could not be employed with safety as it was dangerous to entrust them with arms. When ramming took the place of boarding, the galley-slave, chained to his bench, could be used precisely as we use machinery.
The expansion of Venetian maritime empire as the outcome of the Fourth Crusade roused the jealousy of her great rival Genoa. It was inevitable that the Genoese and the Venetians, both occupying neighbouring quarters in the Levantine cities, each competing for a monopoly of Eastern commerce, should come to blows. The Republic was now committed to a struggle with her western rival for supremacy in the Levant-a deplorable conflict fraught with disaster for both parties.
A long period of naval campaigning ensued, the fortune of war leaning now to one side, now to the other. The breathing-space between each campaign and the next was devoted by the Republic to the development of her commerce. Treaties were stipulated with Milan, Bologna, Brescia, Como. Trade with England and Flanders by means of the Flanders galleys was developed. Venetian merchants brought sugar from the Levant, and exchanged it for wool in London. The wool was sold in Flanders and cloth bought, which was placed on the markets of Italy and Dalmatia, as the ships sailed east again to procure fresh cargoes for the London market. Industries also began to take root in the city. Refugees from Lucca introduced the silk trade, and established themselves in a quarter near the Hialto. The glass manufacture of Murano received an impetus. The population of the city numbered 200,000; the males fit for arms, that is between the ages of twenty and sixty, were reckoned at 40,000.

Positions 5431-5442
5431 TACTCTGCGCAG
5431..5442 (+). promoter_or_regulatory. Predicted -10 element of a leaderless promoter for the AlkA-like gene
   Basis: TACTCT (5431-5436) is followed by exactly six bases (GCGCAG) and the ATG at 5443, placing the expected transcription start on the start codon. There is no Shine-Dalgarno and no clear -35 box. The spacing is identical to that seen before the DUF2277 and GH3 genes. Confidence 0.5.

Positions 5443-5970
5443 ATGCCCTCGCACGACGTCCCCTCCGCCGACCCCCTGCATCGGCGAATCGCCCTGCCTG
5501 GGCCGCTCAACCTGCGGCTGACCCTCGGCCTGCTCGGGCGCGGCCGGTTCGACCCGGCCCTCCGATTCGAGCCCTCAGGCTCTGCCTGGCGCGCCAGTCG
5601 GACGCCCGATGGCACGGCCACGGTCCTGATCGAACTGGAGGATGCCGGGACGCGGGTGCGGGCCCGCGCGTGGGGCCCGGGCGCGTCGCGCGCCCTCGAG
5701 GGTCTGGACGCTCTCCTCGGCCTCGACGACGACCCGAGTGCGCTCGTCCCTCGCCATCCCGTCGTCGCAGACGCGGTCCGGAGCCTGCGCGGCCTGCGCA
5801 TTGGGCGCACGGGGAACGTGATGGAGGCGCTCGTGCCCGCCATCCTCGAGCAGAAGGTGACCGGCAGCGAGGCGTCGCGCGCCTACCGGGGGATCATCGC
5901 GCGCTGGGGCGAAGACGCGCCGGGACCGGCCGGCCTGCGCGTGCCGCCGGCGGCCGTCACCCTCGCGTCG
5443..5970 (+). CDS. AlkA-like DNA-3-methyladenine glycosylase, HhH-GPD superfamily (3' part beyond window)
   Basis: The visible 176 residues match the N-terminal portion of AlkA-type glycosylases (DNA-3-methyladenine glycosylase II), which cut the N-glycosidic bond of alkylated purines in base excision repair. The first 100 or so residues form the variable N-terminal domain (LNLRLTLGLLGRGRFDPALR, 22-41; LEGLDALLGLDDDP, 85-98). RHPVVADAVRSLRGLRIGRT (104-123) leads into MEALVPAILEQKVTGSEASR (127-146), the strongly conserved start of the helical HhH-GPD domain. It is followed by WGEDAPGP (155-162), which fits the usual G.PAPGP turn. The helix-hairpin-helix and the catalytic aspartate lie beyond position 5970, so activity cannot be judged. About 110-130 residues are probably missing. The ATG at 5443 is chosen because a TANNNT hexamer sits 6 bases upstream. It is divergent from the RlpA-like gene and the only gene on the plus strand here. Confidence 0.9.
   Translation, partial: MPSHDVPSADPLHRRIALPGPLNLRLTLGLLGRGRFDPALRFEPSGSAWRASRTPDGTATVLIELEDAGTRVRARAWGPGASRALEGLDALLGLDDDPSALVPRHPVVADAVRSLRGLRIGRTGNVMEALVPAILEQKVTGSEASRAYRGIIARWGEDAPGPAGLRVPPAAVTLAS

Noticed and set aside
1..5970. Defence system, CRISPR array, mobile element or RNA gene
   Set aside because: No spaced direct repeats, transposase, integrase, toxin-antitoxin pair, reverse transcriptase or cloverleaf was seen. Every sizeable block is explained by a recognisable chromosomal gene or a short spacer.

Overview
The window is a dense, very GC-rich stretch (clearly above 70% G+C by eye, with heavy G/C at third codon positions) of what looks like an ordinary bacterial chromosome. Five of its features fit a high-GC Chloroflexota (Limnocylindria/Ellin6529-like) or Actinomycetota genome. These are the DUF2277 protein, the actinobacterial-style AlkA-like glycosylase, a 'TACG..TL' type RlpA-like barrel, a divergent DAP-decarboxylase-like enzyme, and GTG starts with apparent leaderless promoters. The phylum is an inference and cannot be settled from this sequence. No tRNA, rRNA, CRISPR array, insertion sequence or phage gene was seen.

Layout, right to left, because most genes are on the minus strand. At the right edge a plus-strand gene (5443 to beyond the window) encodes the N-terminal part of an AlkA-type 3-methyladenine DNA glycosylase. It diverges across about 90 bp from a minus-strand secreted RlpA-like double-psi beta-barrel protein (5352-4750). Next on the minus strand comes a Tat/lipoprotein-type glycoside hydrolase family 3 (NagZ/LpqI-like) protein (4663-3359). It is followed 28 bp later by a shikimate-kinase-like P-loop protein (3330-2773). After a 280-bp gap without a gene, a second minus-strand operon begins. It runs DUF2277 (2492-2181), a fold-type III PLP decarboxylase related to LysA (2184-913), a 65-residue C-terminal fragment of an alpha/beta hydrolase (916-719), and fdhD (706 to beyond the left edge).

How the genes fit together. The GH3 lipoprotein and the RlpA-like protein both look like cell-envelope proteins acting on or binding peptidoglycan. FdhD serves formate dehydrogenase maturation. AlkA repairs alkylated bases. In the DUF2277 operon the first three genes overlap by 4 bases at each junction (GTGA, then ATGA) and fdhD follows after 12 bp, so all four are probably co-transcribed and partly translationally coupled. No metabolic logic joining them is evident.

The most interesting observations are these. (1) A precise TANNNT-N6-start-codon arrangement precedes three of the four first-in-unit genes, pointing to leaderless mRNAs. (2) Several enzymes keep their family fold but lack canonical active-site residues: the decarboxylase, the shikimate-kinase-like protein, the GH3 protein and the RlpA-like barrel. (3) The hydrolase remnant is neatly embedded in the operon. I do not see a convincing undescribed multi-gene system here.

There is proof that, in spite of defeats by Genoa at Ayas and at Curzola, Venice had achieved a high position in the eyes of European Princes. Edward III asked for Venetian aid in his wars with Philip of France; he offered extensive privileges, and invited the Doge to send his sons to the English court. Alfonso of Sicily apologised for insults offered to Venetian merchants. The Pope proposed that Venice should undertake the protection of Christians against the Ottoman Turks, who were now beginning to threaten Europe, in return for which the Republic was to enjoy the ecclesiastical tithes for three years.
But Genoa was not yet driven from the field. It was impossible that commercial rivalries should not lead to fresh explosions. The fur trade in the Crimea gave rise to differences. The Venetians sent an embassy to Genoa to protest against alleged violations of a compact by which both Republics had pledged themselves to abstain from trading with the Tartars. The Genoese gave Venice to understand that her presence in the Black Sea was only permitted on sufferance. War broke out. The Republics were now embarked upon a struggle to the death, from which one or other of the combatants must emerge finally victorious.